Entering last season, Will Middlebrooks was the consensus top prospect in Red Sox system. Flashing plus power, strong defense, and a body made for third base, Middlebrooks looked like the heir apparent to Kevin Youkilis and his expiring contract. Of course, he entered 2012 with just 16 games of Triple-A experience, batting a clearly substandard .161/.200/.268. Most felt that Middlebrooks would need close to a full season’s worth of Triple-A at-bats before being Major League ready. Even if he was ready, there was an obvious roadblock in Kevin Youkilis, one of most beloved Red Sox of this generation…
By now, you know the story. In late April, Youkilis was sidelined with back problems, opening the door for the red-hot Middlebrooks in the process. The precocious talent took off, made the incumbent expendable, and later resulted in the latter’s trade to the White Sox in June. One year later, Middlebrooks is penciled in as the starting third baseman with the expectations of his top prospect pedigree, promising rookie debut, and replacing a fan favorite. While that’s a tall task for just about anyone, I have doubts that Middlebrooks can even just match last year’s success.
Much of my doubts concerning Middlebrooks has to do with his plate discipline struggles and favorable good fortune regarding balls in play. For instance, he had among the worst walk rates in the majors last year, coming in at a miserable 4.5 BB% (basically just a percentage of BB/PA) and well below the league average of 8%. While some are able to maintain success with poor plate discipline skills, those are typically incredibly coordinated and gifted hitters in the mold of an Ichiro Suzuki or Vladimir Guerrero. Because of their line drive and high average propensity, these players were able to maintain acceptable on-base percentages in spite of their second-rate walk totals.
The same can not exactly be said of Middlebrooks, given his high strikeout rate (above average 24.5%) and lack of the same hand-eye coordination magic possessed by the aforementioned Suzuki and Guerrero. Detractors might point out that Middlebrooks hit a more than respectable .288 last year, but that leads me to my next point. Simply, Middlebrooks was a bit lucky last year in regards to balls in play.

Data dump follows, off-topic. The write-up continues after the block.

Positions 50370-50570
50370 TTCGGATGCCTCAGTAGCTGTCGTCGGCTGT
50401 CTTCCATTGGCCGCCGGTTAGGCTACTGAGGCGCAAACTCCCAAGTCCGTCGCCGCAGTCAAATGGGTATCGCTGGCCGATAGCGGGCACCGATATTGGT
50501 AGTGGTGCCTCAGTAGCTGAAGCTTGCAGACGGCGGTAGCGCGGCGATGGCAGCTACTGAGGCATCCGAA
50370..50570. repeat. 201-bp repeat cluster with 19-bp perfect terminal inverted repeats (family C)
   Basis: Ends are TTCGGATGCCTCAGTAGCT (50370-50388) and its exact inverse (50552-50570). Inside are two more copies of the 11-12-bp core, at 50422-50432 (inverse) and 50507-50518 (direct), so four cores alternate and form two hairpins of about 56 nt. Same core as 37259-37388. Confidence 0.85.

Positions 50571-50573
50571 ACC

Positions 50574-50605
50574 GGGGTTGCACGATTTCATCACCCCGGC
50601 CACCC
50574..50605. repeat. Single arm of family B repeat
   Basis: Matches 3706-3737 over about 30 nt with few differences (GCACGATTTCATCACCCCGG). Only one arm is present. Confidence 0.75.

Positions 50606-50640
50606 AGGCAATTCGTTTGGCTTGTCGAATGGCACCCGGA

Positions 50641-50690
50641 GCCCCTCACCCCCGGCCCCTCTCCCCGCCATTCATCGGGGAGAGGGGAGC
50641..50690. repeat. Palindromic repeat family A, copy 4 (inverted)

I discussed the BABIP phenomenon a bit in my debut piece regarding Jon Lester and his chances at regaining ace status. For those unaware, BABIP stands for Batting Average on Balls In Play, and measures how many balls went for hits when put in play (it excludes strikeouts and home runs). To an extent, any differentiation from the mean (roughly a .300 BABIP) tends to be a predictor of imminent regression until the mean is reached. I realize it may seem like a bit of a cop out to just see an extreme BABIP and say lucky/unlucky, but I am simply trying to point out that it is unlikely that Middlebrooks can repeat his batting average performance.
Furthermore, even the exceptions to the BABIP rule do not really apply to Middlebrooks’ case. The two biggest ways to post abnormally high BABIPs are to either hit a ton of line drives (hard hit balls will tend to go for hits more often, thus resulting in higher BABIPs) or simply be fast (faster players will tend to leg out more balls in play). Don’t believe me? Just look at last year’s BABIP leaders and see how many fit one or both of the profiles. For those that don’t profile in either camp, they are more or less just piggy backing off good fortune rather than skill.
Last year, Middlebrooks posted a .335 BABIP, without the aid of hitting a ton of line drives or being an especially fast runner. While he did post continually high BABIP numbers in the minors, those can be skewed by the weaker pitching and shoddy defenses employed by many of the teams. Once again, this isn’t to say that Middlebrooks cannot continually post high BABIPs; simply, I am stating that it is highly unlikely he can pull this trick off on a yearly basis.
For those that haven’t yet figured it out yet, what scares me the most regarding Middlebrooks’ sophomore campaign is that he won’t hit for a high enough average to maintain an even acceptable on base percentage. By now, most understand the importance of on-base percentage in today’s game and even with secondary skills such as power and strong defense, a player can lose a ton of value if he cannot get on base at a decent clip. For some, Middlebrooks is expected to be an all-star and anchor for a lineup that could be without David Ortiz for some time. This year I just don’t see that happening.
One additional caveat I do want to throw in is that Middlebrooks could see an improved walk rate this year for several reasons. One is that Middlebrooks should be (and will) recognized as a legitimate power threat. As such, pitchers will tend to pitch around these players so that a mistake down the middle will not be punished. Second, with Ortiz’s indefinite absence, Middlebrooks and the newly acquired Mike Napoli are the only “real” power threats currently in the lineup. Once more, pitchers could see more reason to pitch around them so that a lesser player could try to beat them instead. While I do see an improvement in this regard, I still wonder if it’ll be enough to drag Middlebrooks out of having a vaunted sophomore slump.
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Topics: Will Middlebrooks